ROGERS: I think this -- he walks into the same territory that Donald Trump does when he makes these broad, sweeping claims about a complete ban on Muslims, and I think he's kind of necked that down to temporarily banning Muslims from countries where they are in trouble, Syria, other places. So, he's narrowed that down.

But having the president of the United States engage in this debate I think is not helpful, by the way.

TAPPER: Is not helpful to whom?

ROGERS: To the country. This is clearly designed to divide us.

This was the moment, I thought, could be a real moment for the president. We have the most tragic terrorist attack on the country since 9/11. And we have had a series of them, Chattanooga. We have had San Bernardino. Now we have Orlando. We had the Fort Hood shoot.

There has been a series and pattern here. This was a chance for the president to try to bring us together. I think he's so focused on this presidential campaign, he lets himself go. I just don't think it looked presidential. I don't think it was the right tactic for the president.

TAPPER: Well, I think the president's point, just based on talking to some of his aides, was that he thinks that Donald Trump's rhetoric is actually pushing people into the arms of ISIS to become jihadists, to become self-radicalized, terrorists, homegrown, so that's why he did it. You don't think that's a concern?

ROGERS: Listen, I think these folks are -- they have a lot of other drivers on their sheet. Donald Trump is not one of them.

... I wish the president would have come out and been commander in chief, not campaigner in chief today.

TAPPER: I want to play some sound of President Obama talking about his reluctance to use the term radical Islam. Take a listen.


OBAMA: What exactly would using this label accomplish? What exactly would it change? Would it make ISIL less committed to trying to kill Americans? Would it bring in more allies? Is there a military strategy that is served by this?


TAPPER: I don't have a problem calling it radical Islamic terrorism, but, then again, I'm not the leader of the free world. Is there an issue that you have with him not using the term or with George W. Bush before him not using the term?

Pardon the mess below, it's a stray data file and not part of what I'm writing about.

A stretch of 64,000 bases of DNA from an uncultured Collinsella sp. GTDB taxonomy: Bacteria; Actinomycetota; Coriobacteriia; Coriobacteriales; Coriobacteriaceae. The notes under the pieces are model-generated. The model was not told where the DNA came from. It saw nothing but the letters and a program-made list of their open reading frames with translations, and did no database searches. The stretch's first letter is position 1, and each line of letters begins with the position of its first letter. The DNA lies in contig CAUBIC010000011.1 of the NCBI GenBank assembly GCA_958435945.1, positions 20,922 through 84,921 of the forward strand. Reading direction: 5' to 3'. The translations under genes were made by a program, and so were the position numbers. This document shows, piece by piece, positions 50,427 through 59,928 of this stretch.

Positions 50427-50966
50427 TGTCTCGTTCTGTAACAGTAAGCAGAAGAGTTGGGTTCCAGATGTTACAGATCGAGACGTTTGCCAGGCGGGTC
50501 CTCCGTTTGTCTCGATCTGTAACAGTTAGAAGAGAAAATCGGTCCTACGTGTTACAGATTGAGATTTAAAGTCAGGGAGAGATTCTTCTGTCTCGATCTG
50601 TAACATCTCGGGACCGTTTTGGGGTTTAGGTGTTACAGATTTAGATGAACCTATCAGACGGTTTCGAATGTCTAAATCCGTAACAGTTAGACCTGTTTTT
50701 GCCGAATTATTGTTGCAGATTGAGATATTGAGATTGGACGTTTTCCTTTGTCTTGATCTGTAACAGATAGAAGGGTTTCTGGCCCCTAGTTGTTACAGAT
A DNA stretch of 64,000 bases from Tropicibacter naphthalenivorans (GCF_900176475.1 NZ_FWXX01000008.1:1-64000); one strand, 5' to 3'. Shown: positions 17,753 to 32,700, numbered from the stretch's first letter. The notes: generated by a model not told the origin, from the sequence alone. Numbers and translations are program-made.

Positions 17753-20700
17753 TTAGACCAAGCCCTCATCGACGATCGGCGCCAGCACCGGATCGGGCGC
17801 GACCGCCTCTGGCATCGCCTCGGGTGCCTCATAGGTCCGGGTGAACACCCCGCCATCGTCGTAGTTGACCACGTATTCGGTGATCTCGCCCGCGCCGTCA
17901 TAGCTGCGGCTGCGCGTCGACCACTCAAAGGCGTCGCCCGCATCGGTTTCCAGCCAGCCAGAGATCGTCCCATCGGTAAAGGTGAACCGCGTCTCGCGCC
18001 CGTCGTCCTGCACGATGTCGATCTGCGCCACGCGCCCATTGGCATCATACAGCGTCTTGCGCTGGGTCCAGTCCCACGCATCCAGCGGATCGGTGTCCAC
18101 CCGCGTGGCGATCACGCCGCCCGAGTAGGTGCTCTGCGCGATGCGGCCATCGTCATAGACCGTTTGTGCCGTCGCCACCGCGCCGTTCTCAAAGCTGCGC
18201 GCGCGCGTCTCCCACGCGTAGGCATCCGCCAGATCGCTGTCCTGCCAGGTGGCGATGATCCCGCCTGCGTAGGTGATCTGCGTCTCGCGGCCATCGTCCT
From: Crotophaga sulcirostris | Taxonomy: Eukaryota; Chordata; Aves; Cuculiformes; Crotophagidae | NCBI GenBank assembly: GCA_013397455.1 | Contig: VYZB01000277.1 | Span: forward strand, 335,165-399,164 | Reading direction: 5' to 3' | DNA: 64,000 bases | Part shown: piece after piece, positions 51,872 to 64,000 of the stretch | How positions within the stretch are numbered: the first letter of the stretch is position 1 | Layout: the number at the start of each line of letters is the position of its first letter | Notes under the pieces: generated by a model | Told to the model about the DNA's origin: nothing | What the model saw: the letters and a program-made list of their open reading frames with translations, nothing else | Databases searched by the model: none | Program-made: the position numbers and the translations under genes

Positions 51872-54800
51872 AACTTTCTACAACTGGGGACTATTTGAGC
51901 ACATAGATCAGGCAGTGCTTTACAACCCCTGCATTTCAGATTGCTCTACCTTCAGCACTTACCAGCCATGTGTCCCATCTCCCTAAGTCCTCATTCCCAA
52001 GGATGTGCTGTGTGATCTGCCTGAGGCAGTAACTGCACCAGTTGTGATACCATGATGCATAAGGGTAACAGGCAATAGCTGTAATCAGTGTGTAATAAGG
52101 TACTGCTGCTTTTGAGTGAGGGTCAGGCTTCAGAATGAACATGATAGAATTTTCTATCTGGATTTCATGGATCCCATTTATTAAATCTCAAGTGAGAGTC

ROGERS: I think the problem here and I think what Republicans see in this particular case is not necessarily the words. I think that's the focal point. That's what they talk about to describe what is lack of policy in Syria and Western Iraq. So, it's not the terms that so much bother me. It's the fact that he really has not -- through this incrementalism, press release policy in Syria and the Middle East trying to make sure that we have a policy to dismantle it. He's called for its eradication. He's called for this disruption. He's called for the defeat of ISIS, but we don't see concrete plans.

And I think that's where this divide in the national security community that -- by the way, it's Republicans and Democrats as well -- where there is not a coherent policy that our allies in the region, our Sunni Arab partners understand clearly the Shia relationships we have don't understand, and that's where we get this confusion.

I think people focus on the fact that he won't say radical Islam, but the real problem is the philosophy behind his not wanting to use the term has resulted in some bad policy decisions in the Middle East.

TAPPER: All right, former Congressman, former Chairman of the House Intelligence Committee Mike Rogers, thanks so much for joining us.

I only have one question for Mike Rogers:

Where's your "Mission Accomplished" banner?

Can you help us out?